Charting a Course to Dispute Resolution – A summary of Bay Area court ADR programs, San Francisco Attorney (Dec. 1997)

In the past five years virtually all local trial courts have opened new ADR 1 programs or greatly expanded existing programs so that almost every civil case now being filed will be encouraged or required to go through some form of ADR procedure. 2 In federal court, many cases are automatically ordered into the ADR Multi-Option program at filing and others can be referred by a judge. See U.S.D.C. ADR Local Rule 3-3; see also Rule 2-3 (parties can seek relief from automatic assignment). As a practical matter, even where there is no automatic assignment, judges typically raise the issue at the first case management conference and may refer cases to a court-connected ADR process, usually early neutral evaluation.

The courts are running these programs themselves or are cooperating with the local bar associations who actively manage them. In either case, attorneys trying intelligently to manage litigation are faced with another layer of decisionmaking as they must choose how ADR can best be used to their client’s advantage.

Courts purposefully require litigators to consider, and discuss with their clients, ADR options very early in a case. Superior court cases often are assigned to ADR programs at the first status conference. Some federal court cases are assigned to the Multi-Option ADR program at filing and the parties must choose a particular procedure shortly thereafter; other cases are assigned to a specific ADR procedure at filing or at the first case management conference.

Accordingly, responsible attorneys must plan how to use ADR from the outset. It is difficult for any litigator not handling multiple cases in the same jurisdiction to keep up with the changes in that court, let alone in other local courts. This article summarizes the programs in the Bay Areas superior courts and in federal district court so that attorneys will understand the court-sponsored ADR options available for a particular case when they plan the early stages of the litigation.

Summary of ADR Processes

Local court programs usually include a variety of ADR processes, although not necessarily the same ones. All provide some form of mediation, but some mix mediation with neutral evaluation and others separate the two approaches. This article cannot delineate all the subtle differences in how these programs operate, in part because the way a particular procedure is done will likely vary more with the individual service provider than with the program. It is nonetheless useful to establish what certain terms mean.

In mediation, a neutral person assists the parties to negotiate a settlement by guiding the exchange of information about the dispute and about what the parties wish to accomplish in a settlement, and by offering suggestions on ways of approaching resolution. Mediation in its pure form does not involve the pressure or evaluative content of a traditional judge-directed settlement conference, but in practice mediators vary a great deal in style. Indeed, the pilot San Mateo program asks mediators to characterize their working style as either “Facilitative/Nondirective” (does not make substantive but may make process suggestions) or “Evaluative/Directive” (more akin to a settlement judge).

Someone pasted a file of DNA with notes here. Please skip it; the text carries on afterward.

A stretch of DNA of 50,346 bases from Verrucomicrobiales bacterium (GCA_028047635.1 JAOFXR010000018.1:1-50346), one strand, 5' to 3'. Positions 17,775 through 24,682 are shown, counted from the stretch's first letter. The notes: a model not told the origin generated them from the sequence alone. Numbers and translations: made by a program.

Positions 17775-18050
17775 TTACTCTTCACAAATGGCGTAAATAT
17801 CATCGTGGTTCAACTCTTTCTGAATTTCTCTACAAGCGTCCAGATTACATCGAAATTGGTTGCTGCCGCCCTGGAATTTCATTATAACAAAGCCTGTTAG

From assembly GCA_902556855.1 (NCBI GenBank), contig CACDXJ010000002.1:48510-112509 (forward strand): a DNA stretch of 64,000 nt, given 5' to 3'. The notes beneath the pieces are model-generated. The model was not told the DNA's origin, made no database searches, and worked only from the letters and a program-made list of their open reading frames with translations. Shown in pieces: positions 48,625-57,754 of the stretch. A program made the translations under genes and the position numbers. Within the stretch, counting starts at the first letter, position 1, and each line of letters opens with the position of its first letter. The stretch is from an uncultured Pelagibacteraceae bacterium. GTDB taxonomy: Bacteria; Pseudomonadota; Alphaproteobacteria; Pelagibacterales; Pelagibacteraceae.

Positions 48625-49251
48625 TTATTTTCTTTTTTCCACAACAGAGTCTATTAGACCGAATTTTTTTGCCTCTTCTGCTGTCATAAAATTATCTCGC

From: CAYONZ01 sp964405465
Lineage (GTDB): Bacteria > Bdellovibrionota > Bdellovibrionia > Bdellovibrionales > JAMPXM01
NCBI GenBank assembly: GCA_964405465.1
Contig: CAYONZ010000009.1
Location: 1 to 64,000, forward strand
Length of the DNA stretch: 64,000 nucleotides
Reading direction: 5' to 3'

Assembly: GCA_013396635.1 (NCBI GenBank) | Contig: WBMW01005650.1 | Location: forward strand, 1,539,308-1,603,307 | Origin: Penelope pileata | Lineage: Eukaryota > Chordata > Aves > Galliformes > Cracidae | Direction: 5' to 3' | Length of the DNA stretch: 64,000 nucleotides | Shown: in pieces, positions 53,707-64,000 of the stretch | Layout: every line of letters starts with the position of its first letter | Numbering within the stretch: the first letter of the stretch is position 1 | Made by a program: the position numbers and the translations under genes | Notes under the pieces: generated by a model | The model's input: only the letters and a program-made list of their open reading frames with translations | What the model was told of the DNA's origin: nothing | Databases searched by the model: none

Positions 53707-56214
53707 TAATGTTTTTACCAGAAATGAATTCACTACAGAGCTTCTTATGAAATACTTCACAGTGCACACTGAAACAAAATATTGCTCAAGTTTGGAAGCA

Neutral evaluation provides the parties with an experienced neutral third party’s opinion about the likely result of the case and its strengths and weaknesses. In practice, this may lead to settlement discussions. In the federal court program, where it is the most popular ADR option, the evaluator reads written submissions, listens to oral presentations, and questions the parties before preparing an evaluation; no ex parte discussions are permitted before the evaluation is completed. But immediately thereafter, the evaluator asks the parties whether they wish to discuss settlement before hearing the evaluation. Many times they do; if so, the procedure becomes more akin to a traditional mediation or settlement conference with private caucuses and shuttle diplomacy. Cases often settle without the parties ever hearing the evaluation.

Both the San Francisco and Contra Costa programs include a hybrid procedure taking on aspects of both early neutral evaluation and mediation. The Early Settlement Program ( ESP ) in San Francisco provides a panel of two litigators or practicing mediators experienced in the subject area who volunteer a day to hear three cases, allotting approximately two hours to each. The neutrals, one with a plaintiff’s perspective and one with a defendant’s, provide some evaluation and explore the possibility of settlement. Having two litigators involved can be a plus, but they can also work at cross purposes when settlement discussions become active. Despite the name, in the typical case the ESP conference occurs two to three months before trial.

Although described in the local rules as an early neutral evaluation project, the Extra Assistance to Settle Early (EASE) program in Contra Costa often operates more like mediation in practice. A single mediator/evaluator is assigned a case and often schedules an entire day, allowing for the possibility of more extended discussions, although only two hours are required under the program rules.

Judicial arbitration is available in all counties, even if it is not managed under the ADR program. Where the ADR program also offers nonjudicial arbitration, the parties can choose whether it is binding or nonbinding. In either case, counsel should be sure they understand what the effect of any decision will be: whether and how it will be enforceable, and what procedure applies after such an arbitration. Often there are no rules explicitly setting out the answers to these questions and attorneys need to discuss this with the program directors and with opposing counsel to avoid disputes.